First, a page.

New Remote Sensing Technologies http://cimss.ssec.wisc.edu/goes/blog/about NOAA’s Cooperative Institute for Meteorological Satellite Studies (CIMSS), located at the University of Wisconsin – Madison’s Space Science and Engineering Center (SSEC)Cooperative Institute for Meteorological Satellite Studies (CIMSS)Space Science and Engineering Center (SSEC)
LOES are difficult phenomena to forecast: Mesoscale temporal/spatial resolution I can predict thunderstorms will occur but can’t tell you exactly where. Standard rawinsonde network lacks spatial/temporal resolution to adequately sample/observe this phenomenon. Onset, intensity, orientation, exact location very sensitive to wind direction and thermal stratification in the lower troposphere. Operational NWP is still not sophisticated enough to simulate the air-sea interface and lower atmospheric processes or resolve the physical scale of the snowbands.
Forecasting Lake/Ocean Effect Snow Empirical Forecast Rules Assess: Localized Instability. Depth of the mixed layer. Ambient moisture of the airmass. Wind direction and speed through mixed layer. Then determine how long such conditions remain steady-state to sustain the snow band.
BUFKIT Guidance – Used at OSPC Guidance product developed at NWSFO Buffalo that imports and displays hourly model sounding data from several models.
Numerical Weather Prediction Mesoscale Modelling of LOES
Brief History of NWP and LOES DateMode l ResolutionLand/Sea Mask (Great Lakes) pre 1980LFM ~160km No Great Lakes 1980-90 NGM ~ 80km1-2 grid points per lake 1995- 2000 ETA 80km then 40k m A few more lake points 2000-2003ETA 32kmEven more lake points 2003-2005 ETA 12kmResolves lakes well. 2006WRF 4-8kmWell-defined Great Lakes?? 2006* YYZ500mIndividual Rolls 2007-09WRF EnsemblesConsensus Solutions * Research Cloud Model Being Run at The University of Toronto
Model Resolution It takes roughly 4 to 8 points to resolve a wave. To resolve a 20km wide snowband: –20km / 4 points ~ 5km horizontal model resolution. Therefore, only the larger, single banded snows have any chance of being explicitly simulated by most operational NWP today.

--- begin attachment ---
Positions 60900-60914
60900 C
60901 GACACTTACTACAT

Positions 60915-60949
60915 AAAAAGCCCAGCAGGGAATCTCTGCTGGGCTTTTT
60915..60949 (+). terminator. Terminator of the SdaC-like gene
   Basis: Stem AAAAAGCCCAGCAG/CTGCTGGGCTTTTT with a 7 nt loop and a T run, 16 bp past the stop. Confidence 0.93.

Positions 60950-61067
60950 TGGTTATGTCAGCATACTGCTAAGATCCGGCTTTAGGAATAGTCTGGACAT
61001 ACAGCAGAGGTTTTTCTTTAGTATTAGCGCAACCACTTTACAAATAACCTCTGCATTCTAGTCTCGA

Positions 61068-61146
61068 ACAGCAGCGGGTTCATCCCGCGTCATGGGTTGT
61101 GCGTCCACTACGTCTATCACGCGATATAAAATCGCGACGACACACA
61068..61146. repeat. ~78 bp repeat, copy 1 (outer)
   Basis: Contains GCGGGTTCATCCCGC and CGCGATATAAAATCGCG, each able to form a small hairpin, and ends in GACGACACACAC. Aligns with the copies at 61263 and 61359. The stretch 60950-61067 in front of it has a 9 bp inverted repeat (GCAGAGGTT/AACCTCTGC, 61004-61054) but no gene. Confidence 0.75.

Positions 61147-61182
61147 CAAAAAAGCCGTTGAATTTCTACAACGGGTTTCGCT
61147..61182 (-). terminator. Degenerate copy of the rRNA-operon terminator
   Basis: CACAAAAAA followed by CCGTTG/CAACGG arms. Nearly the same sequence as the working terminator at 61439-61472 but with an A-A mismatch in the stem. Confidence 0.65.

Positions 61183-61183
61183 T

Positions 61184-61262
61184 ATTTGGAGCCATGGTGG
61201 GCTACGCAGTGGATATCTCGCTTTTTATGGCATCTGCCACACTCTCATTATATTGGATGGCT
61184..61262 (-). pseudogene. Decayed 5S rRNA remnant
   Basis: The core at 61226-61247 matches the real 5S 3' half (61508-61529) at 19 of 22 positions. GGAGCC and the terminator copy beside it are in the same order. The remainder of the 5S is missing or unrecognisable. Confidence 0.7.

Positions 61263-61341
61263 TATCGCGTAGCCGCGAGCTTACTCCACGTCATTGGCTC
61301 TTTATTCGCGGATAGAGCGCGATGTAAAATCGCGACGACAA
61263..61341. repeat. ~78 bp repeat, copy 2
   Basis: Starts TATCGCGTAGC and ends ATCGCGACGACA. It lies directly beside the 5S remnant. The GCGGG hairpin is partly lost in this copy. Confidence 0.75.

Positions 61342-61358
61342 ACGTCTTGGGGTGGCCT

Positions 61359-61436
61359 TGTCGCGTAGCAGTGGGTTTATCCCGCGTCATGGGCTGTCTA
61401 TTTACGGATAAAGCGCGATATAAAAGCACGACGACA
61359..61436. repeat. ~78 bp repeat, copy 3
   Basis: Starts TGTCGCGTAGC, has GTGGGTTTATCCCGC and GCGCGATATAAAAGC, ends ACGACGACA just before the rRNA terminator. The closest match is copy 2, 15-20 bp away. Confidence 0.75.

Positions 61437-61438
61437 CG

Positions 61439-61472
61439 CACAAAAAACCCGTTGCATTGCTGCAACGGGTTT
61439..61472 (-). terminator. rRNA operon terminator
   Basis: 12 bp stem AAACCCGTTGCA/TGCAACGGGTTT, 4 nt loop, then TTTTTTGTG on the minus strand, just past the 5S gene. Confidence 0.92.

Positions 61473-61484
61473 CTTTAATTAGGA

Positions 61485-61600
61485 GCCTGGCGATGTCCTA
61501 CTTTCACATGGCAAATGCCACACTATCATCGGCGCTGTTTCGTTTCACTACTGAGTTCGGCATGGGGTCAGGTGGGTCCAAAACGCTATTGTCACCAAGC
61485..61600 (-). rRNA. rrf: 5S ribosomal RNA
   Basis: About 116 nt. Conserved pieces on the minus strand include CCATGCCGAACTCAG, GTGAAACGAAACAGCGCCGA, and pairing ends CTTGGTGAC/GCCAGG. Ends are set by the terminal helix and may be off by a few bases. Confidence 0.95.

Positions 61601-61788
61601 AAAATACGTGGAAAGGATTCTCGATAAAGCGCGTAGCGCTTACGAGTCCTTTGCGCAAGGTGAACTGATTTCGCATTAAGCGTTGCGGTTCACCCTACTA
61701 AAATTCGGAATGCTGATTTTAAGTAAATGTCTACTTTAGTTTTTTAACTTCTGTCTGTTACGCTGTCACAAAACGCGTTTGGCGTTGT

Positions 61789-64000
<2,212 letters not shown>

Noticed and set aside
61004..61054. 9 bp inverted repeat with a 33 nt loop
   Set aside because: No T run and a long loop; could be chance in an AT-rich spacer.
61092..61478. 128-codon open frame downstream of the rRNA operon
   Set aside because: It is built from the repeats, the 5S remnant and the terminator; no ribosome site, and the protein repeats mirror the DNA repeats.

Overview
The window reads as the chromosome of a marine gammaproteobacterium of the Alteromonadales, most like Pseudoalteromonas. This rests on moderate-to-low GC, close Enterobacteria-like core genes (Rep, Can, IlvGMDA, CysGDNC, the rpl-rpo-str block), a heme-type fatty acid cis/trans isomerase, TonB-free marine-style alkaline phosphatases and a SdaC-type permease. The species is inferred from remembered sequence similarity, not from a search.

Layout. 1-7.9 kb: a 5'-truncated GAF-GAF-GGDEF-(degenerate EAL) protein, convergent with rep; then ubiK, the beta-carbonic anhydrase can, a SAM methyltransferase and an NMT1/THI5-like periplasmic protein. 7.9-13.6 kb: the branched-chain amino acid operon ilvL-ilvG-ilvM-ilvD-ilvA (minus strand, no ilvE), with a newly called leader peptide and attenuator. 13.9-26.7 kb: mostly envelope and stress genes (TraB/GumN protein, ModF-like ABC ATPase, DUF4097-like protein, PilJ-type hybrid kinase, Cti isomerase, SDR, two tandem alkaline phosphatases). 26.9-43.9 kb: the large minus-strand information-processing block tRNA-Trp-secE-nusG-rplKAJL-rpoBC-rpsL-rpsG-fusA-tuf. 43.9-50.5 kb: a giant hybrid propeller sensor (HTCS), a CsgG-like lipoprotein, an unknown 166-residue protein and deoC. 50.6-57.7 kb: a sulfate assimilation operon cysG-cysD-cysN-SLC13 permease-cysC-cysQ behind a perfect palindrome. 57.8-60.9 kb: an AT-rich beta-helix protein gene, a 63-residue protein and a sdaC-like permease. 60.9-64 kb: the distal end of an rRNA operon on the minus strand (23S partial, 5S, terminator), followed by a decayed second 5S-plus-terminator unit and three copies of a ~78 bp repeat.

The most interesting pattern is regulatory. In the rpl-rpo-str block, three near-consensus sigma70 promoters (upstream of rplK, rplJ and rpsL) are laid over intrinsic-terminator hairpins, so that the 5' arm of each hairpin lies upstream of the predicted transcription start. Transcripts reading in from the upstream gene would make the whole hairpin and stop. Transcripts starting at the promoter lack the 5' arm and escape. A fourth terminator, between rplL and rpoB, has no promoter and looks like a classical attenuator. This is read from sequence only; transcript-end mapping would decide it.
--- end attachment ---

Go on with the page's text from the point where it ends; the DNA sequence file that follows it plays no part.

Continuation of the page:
Bua (2002) Outlined Success/Deficiency of a Mesoscale Model for a Single Band Event Using ETA- 12km. Precipitation deficiencies seen may result from: –Latent and sensible heat fluxes from Lake Erie that were lower than occurred because surface winds used to calculate the fluxes were too light. Sensible Heat (temperature) Flux Fs = rCDCp|V|(Tw-Ta) Latent Heat (moisture) Flux Fh= rCqLv|V|(qw-qa)
Model Wind - 250° at 10 kts Observed Wind - 200° at 35 kts ETA Model Simulation Cloud Water and Surface Wind – Observed Wind Green – observed wind Blue – Model Wind From Bua, 2002
ETA Model Simulation Results General Precipitation Deficiencies Result From: Eta-12 surface winds underforecast by up to 20 kts Latent and sensible heat fluxes that are too low, perhaps by as much as a factor of 3. The steady state single lake effect snow band will thus get too little moisture and heat from below, which will result in: too little instability too little convection too little precipitation.
Additionally, convective scheme does not draw moisture out of the boundary layer. Leaves it too moist and warm. This reduces the vertical gradient of moisture and temperature, and thus even further reduces already low latent and sensible heat flux from the lake. ETA Model Simulation Results
In spite of the physics limitations, the model captured the essence of the mesoscale circulation generated by the passage of cold air over Lake Erie. We can conclude that the Eta-12 got synoptic/gross scale features of the mesoscale environment correct, since it predicted a single snow band. ETA Model Simulation Results
REGIONAL-SCALE ENSEMBLE FORECASTS OF THE 7 FEBRUARY 2007 LAKE EFFECT SNOW EVENT Justin Arnott and Michael Evans NOAA/NWS Binghamton, NY Richard Grumm NOAA/NWS State College, PA
What is the Northeast Regional Ensemble? 12 km Workstation WRF –24 hr run length 2007-2008: 8 Members –2 CTP members –1 Operational Goal: Improve operational forecasts of lake effect snowfall
The Ensemble – 2008/09 OfficeCoreBCsMicroCPS#Z Lev OperationalNM M NAMFerrierBMJ60 BGMARWNAMLinKF31 CLEARWGFSLinKF40 CTP-1NM M NAMLinBMJ31 CTP-2ARWNAMLinBMJ31 BUFNM M GFSFerrierKF31 BTVNM M GFSFerrierBMJ31
Northeast Ensemble Project Case Study Conclusions –Suggests ensemble approach to LES may be valuable –Hone in on high-probability impact areas –Highlight outlier (low-probability) outcomes
NWP much improved but limited in abilities: –Initialization and data assimilation –Microphysics –Convective parameterization –Other factos As a result, QPF and subsequently, snowfall forecasts are a tremendous challenge. Summary
Better data initialization/assimilation, improved physics and other improvements will enhance our understanding and further the development of new and improved conceptual models. Development of more local expertise (e.g., focal point meteorologists to build local guidance packages, do case studies, etc.) will also lead to improved forecasts. Summary